Another communication issue that directly deals with Maydays is to better prepare our company officers (COs) in commanding a Mayday, because 22% of Maydays occur before the arrival of a chief officer. When you listen to the radio traffic, it is obvious the COs have not been prepared to deal with a Mayday at a command level; that includes limited resources and critical decision making. Throw in the time factor, and you can hear the stress in their voices and their frustration in getting critical tasks done without an initial RIT.
It is also important when conducting Mayday training that battalion chiefs are in charge of the Mayday response and operation. This gives them a chance to run a Mayday, communicate with their crews, and reinforce SOPs. It provides a framework for dealing with a Mayday and its communication issues.
After listening to more than 9,000 Maydays, many two and three times, we see that clear communication is important; however, in about 30% of these Maydays, there is fast talking and loud (almost yelling) communication by the victims, other firefighters, and the IC. Add background noise, and the rescue of the Mayday victim by other crews or the RIT can be compromised.
There is one group that does communication right, especially Maydays, and that is air traffic controllers. They are well-trained in both communication and handling stress. There are two things they do to enhance clear communication: enunciate and clarify. I have been a fan for a long time. For example, it’s runway 2-3, not 23; it’s runway 1-9 right, not 19 right. We should follow this example: Engine 2-3 and Truck 1-9, not Engine 23 and Truck 19—and no codes. Repeating communication as a confirmation it was received correctly is a best practice.
The worst thing that can occur during a Mayday is pushing the portable radio talk button, calling a Mayday, and getting NO reply. Maydays were missed on their first call 35.6% of the time. As a victim, you ask yourself: What am I going to do—push the orange emergency button, turn on the personal alert safety system (PASS) unit, and pray?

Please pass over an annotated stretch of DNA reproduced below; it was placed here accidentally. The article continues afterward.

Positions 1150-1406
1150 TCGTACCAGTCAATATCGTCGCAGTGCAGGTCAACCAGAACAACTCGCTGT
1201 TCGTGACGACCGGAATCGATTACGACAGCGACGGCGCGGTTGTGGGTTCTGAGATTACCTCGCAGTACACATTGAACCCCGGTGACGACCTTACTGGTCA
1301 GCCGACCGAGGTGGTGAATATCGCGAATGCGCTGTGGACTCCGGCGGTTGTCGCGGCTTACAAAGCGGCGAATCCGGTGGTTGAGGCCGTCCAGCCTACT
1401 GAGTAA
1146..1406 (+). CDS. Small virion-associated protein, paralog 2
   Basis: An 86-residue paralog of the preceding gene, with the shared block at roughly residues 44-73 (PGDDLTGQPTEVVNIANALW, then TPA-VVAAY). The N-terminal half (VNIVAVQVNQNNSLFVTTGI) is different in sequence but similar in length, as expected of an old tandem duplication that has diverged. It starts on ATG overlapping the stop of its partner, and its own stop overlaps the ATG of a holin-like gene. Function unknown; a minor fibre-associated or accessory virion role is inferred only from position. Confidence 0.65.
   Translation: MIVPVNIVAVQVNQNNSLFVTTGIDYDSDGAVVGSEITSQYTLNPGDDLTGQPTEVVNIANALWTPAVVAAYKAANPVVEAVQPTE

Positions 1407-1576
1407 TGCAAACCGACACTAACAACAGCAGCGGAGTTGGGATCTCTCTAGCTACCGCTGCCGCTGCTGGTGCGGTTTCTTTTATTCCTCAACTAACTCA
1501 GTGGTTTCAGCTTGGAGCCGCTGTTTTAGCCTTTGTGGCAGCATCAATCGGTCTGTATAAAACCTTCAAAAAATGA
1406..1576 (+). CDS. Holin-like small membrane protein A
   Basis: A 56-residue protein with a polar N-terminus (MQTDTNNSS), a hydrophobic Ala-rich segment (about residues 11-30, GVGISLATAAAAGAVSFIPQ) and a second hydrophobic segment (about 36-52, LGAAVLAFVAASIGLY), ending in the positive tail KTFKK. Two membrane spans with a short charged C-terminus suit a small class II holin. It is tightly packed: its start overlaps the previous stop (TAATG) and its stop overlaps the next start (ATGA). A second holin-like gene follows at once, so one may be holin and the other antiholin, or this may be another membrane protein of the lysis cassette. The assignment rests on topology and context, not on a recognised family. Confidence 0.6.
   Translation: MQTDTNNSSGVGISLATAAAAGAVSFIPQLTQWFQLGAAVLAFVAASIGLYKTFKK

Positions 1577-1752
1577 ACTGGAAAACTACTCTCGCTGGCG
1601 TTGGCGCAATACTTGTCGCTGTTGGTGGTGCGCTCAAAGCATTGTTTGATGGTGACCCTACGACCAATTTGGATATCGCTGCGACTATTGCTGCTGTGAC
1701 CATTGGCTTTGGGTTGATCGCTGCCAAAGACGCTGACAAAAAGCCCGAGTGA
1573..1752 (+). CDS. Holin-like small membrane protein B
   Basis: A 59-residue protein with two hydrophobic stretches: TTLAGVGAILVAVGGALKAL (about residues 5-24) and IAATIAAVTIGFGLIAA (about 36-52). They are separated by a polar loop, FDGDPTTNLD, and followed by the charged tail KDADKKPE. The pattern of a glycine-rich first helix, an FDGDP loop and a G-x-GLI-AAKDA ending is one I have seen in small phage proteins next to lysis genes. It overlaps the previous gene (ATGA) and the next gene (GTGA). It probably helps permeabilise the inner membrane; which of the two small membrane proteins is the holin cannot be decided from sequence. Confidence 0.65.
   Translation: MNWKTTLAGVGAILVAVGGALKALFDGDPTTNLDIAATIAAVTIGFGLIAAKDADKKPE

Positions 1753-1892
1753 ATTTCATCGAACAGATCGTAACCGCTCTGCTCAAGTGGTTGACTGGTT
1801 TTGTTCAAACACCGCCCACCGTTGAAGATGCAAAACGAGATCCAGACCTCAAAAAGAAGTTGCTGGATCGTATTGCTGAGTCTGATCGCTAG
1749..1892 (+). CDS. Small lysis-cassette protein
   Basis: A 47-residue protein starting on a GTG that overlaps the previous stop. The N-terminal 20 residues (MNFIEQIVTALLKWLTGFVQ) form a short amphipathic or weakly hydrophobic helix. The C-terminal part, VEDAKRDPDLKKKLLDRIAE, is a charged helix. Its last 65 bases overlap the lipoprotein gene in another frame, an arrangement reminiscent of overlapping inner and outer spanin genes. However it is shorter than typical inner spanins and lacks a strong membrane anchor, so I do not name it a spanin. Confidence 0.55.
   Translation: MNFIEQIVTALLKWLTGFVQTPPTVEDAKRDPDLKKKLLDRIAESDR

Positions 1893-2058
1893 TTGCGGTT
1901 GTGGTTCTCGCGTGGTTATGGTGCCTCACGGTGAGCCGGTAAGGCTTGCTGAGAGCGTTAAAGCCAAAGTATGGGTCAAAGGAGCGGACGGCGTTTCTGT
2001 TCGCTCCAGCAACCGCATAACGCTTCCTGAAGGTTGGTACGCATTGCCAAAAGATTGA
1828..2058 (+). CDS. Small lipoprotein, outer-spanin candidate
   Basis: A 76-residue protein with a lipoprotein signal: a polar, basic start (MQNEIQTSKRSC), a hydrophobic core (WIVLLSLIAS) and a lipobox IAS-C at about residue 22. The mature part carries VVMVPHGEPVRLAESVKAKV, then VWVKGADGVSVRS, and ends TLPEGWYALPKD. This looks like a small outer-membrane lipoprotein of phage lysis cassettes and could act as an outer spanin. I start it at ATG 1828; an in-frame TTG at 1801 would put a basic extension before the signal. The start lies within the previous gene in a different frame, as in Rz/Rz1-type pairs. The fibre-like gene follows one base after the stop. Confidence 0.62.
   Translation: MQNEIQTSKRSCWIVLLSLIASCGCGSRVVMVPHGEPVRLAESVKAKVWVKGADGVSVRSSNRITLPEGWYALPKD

What we have learned over the past six years is that there are two major ways Mayday communications are missed. We will address one in this article: hearing. When you get older, a lot of things happen to your body and mind. One of the things is hearing. Hearing is critical in firefighting, not just for COs and ICs but for firefighters also—and not just radio traffic but general communication. It’s everyday firefighting—the sounds we hear in darkness, from the fire, and from structural members. We use our hearing to collect intelligence, especially through situational awareness when visibility is zero. One of the Project Mayday professional advisors is an audiologist, Dr. Linda McNeil; she has done a lot of work for us over the past 2½ years, conducting interviews with Mayday victims, COs, ICs, chief officers, risk managers, Americans with Disabilities Act officials, and fire department physicians. Some of the things she has learned we will pass on here.
There is the question: Are you hearing or listening to the radio? Do you think there is a difference between hearing and listening? (Ask your spouse. On second though, don’t). If you said yes, then you are right; there is a difference. Hearing is simply the act of perceiving sound by ear. If your hearing is impaired, hearing just simply happens, sometime with assistance. Listening, however, is something you consciously choose to do. Listening requires concentration so that your brain processes meaning from words and sentences. Listening leads to learning and action.